Volvo Opts For Blockchain to Purchase Conflict-Free Cobalt
China automotive group Geely, which owns Volvo, has started manufacturing electric cars with cobalt supply traced via blockchain technology.
According to news report, Volvo has joined a venture to track cobalt from Democratic Republic of Congo, and administered by RCS Global, a global management consulting, technology services and outsourcing company.
Information technology related media firm ITNews indicates that the intention of the endeavor is to demonstrate that electric vehicles do not depend on raw materials from war zone or child labor.
Other companies which participated in the initiative include auto manufacturer Ford, tech giant IBM, South Korean cathode manufacturer LG Chem and Chinese cobat vendor Huayou Cobalt.
Regarding the blockchain project, Volvo pointed out that the blockchain system is already being put to use. Volvo said
“It tracked cobalt from a Chinese recycling plant to Volvo Cars Zhejiang over a two-month period to June 27.”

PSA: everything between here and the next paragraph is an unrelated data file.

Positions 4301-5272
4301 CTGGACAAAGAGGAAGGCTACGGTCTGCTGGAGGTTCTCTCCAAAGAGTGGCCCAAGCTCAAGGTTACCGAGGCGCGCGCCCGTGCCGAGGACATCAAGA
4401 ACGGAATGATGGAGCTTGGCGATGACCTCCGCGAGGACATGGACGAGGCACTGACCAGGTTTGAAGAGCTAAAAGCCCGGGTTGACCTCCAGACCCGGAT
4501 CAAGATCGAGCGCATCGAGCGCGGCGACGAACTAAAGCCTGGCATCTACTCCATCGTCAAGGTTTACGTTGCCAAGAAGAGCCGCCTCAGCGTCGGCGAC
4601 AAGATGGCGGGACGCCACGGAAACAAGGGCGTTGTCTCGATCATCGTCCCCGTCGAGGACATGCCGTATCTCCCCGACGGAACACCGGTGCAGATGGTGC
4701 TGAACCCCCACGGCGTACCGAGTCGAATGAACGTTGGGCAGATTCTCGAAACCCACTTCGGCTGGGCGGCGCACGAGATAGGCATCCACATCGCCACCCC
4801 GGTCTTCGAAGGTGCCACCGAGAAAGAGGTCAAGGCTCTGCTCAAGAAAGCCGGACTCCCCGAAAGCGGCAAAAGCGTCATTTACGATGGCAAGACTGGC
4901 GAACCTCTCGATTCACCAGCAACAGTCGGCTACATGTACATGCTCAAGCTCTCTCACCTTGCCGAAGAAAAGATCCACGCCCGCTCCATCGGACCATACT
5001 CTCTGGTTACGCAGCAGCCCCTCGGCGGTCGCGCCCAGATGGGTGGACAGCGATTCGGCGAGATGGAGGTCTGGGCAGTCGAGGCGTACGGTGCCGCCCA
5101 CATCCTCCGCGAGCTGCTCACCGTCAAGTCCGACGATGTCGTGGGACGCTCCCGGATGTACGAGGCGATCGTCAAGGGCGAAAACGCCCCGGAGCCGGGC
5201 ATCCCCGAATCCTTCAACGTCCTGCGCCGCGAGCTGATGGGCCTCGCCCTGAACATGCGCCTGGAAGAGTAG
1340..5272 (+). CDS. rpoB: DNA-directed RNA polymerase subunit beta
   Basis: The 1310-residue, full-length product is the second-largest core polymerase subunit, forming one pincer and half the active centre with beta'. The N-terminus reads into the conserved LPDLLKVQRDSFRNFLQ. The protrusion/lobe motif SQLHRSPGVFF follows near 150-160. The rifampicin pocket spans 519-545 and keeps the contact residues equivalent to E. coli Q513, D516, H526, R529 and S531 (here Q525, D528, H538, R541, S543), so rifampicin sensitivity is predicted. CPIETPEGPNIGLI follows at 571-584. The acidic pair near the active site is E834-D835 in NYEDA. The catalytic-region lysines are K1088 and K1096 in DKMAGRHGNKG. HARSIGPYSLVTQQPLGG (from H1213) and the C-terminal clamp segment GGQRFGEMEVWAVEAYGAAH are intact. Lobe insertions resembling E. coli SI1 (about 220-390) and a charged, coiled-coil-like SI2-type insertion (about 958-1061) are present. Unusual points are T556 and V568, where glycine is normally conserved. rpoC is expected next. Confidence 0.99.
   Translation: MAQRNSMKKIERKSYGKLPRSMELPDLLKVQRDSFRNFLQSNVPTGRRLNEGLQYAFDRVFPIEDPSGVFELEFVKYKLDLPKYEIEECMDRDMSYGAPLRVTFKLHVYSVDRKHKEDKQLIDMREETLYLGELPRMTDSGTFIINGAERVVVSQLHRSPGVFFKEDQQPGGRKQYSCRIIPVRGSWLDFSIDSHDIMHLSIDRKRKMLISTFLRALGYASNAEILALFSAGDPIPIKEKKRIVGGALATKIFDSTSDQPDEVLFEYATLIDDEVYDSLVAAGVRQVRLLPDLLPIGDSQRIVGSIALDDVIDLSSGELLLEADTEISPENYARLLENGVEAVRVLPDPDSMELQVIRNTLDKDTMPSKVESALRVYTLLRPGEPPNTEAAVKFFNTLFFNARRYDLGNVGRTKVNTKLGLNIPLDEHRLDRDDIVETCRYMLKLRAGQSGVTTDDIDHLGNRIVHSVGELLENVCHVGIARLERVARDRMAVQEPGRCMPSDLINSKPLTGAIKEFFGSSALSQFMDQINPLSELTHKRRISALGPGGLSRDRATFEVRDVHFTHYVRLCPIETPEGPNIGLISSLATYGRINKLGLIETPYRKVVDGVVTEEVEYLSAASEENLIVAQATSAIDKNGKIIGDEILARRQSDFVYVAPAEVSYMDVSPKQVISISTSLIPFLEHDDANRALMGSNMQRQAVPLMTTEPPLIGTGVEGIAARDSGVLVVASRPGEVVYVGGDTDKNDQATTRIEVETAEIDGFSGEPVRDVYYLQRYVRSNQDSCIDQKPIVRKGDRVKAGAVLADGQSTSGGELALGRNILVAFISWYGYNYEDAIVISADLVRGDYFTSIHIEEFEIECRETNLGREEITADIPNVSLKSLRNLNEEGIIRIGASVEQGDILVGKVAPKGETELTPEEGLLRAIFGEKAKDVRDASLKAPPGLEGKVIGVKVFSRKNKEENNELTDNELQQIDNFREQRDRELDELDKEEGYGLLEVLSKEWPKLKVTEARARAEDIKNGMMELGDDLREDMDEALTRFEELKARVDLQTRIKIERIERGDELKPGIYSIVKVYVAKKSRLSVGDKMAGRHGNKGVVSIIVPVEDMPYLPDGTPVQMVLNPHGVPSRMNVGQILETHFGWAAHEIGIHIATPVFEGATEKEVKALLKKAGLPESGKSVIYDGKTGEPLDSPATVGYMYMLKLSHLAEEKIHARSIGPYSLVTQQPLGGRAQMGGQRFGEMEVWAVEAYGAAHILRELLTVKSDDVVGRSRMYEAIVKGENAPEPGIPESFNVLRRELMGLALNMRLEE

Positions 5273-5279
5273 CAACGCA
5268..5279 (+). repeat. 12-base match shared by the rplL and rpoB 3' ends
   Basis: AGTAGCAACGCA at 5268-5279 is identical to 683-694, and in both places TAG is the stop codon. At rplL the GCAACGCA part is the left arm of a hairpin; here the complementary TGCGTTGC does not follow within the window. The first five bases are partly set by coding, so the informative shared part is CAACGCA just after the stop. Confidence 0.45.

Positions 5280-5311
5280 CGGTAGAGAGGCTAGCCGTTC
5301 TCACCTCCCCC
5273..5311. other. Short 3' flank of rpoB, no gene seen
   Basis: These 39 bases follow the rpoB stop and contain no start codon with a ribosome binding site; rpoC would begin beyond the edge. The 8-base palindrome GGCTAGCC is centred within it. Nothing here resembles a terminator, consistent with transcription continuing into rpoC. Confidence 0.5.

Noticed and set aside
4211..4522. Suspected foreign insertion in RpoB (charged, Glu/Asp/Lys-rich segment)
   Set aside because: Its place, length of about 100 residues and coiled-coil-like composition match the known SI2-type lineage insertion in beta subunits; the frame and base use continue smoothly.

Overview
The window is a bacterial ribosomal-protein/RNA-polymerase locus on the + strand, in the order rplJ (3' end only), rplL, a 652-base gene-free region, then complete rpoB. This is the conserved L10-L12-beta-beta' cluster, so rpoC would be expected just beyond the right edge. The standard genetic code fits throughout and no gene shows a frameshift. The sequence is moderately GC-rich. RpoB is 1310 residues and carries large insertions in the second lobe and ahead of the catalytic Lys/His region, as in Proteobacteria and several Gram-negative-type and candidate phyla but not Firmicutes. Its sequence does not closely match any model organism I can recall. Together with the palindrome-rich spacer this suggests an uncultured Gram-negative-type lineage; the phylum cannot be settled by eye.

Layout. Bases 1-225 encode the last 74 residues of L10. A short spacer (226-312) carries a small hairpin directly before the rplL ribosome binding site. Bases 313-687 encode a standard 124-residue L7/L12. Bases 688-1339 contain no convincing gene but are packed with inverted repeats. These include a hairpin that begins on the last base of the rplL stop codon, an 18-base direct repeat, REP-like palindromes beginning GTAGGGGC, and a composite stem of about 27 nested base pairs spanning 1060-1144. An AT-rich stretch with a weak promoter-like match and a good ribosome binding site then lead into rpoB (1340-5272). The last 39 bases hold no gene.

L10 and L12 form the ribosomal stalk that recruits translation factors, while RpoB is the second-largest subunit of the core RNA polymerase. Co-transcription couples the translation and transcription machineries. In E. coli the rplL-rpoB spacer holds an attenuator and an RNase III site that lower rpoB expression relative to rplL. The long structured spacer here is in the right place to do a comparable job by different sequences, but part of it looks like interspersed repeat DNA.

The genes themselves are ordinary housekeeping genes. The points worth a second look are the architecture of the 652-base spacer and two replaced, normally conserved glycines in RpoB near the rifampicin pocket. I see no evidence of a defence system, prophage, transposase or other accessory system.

The ledger used for the project is created by British blockchain firm Circulor using the technology developed by the Java software creator Oracle. The blockchain system is anticipated to be widely implemented in the coming week.
Even then, mineral tracking specialists acknowledge that blockchain is not the only solution. Specialists are exploring how uploading data in a distributed ledger can enhance accountability and fend off issues between various parties.
Regarding replacement of due diligence process through technology, Doug Johnson-Poensgen, Circulor CEO, said
“No technology can completely replace due diligence. What it will do is improve enforcement of standards by highlighting when things are not working as intended.”
Back in April, Oracle’s vice president of blockchain product development, stated that blockchain technology could likely be used by 50% of all the enterprises in the next three years.